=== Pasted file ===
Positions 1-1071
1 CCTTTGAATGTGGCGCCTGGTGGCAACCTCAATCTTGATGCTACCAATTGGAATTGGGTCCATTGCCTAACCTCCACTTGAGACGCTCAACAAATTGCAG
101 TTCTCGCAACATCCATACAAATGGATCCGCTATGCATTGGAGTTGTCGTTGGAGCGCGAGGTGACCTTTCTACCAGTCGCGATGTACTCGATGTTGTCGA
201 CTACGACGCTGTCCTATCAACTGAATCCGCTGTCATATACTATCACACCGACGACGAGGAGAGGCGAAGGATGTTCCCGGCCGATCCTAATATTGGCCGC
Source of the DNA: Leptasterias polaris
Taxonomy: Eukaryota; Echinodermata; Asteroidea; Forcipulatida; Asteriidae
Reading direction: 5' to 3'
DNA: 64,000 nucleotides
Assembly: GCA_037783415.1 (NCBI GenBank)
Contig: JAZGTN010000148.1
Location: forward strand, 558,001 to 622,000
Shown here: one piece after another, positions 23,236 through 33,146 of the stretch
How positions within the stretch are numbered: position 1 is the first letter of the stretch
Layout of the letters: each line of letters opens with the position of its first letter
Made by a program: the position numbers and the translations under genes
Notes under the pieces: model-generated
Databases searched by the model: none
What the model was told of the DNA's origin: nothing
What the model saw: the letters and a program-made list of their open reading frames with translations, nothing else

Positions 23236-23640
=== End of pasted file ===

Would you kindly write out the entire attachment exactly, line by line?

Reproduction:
Positions 1-1071
1 CCTTTGAATGTGGCGCCTGGTGGCAACCTCAATCTTGATGCTACCAATTGGAATTGGGTCCATTGCCTAACCTCCACTTGAGACGCTCAACAAATTGCAG
101 TTCTCGCAACATCCATACAAATGGATCCGCTATGCATTGGAGTTGTCGTTGGAGCGCGAGGTGACCTTTCTACCAGTCGCGATGTACTCGATGTTGTCGA
201 CTACGACGCTGTCCTATCAACTGAATCCGCTGTCATATACTATCACACCGACGACGAGGAGAGGCGAAGGATGTTCCCGGCCGATCCTAATATTGGCCGC
Source of the DNA: Leptasterias polaris
Taxonomy: Eukaryota; Echinodermata; Asteroidea; Forcipulatida; Asteriidae
Reading direction: 5' to 3'
DNA: 64,000 nucleotides
Assembly: GCA_037783415.1 (NCBI GenBank)
Contig: JAZGTN010000148.1
Location: forward strand, 558,001 to 622,000
Shown here: one piece after another, positions 23,236 through 33,146 of the stretch
How positions within the stretch are numbered: position 1 is the first letter of the stretch
Layout of the letters: each line of letters opens with the position of its first letter
Made by a program: the position numbers and the translations under genes
Notes under the pieces: model-generated
Databases searched by the model: none
What the model was told of the DNA's origin: nothing
What the model saw: the letters and a program-made list of their open reading frames with translations, nothing else

Positions 23236-23640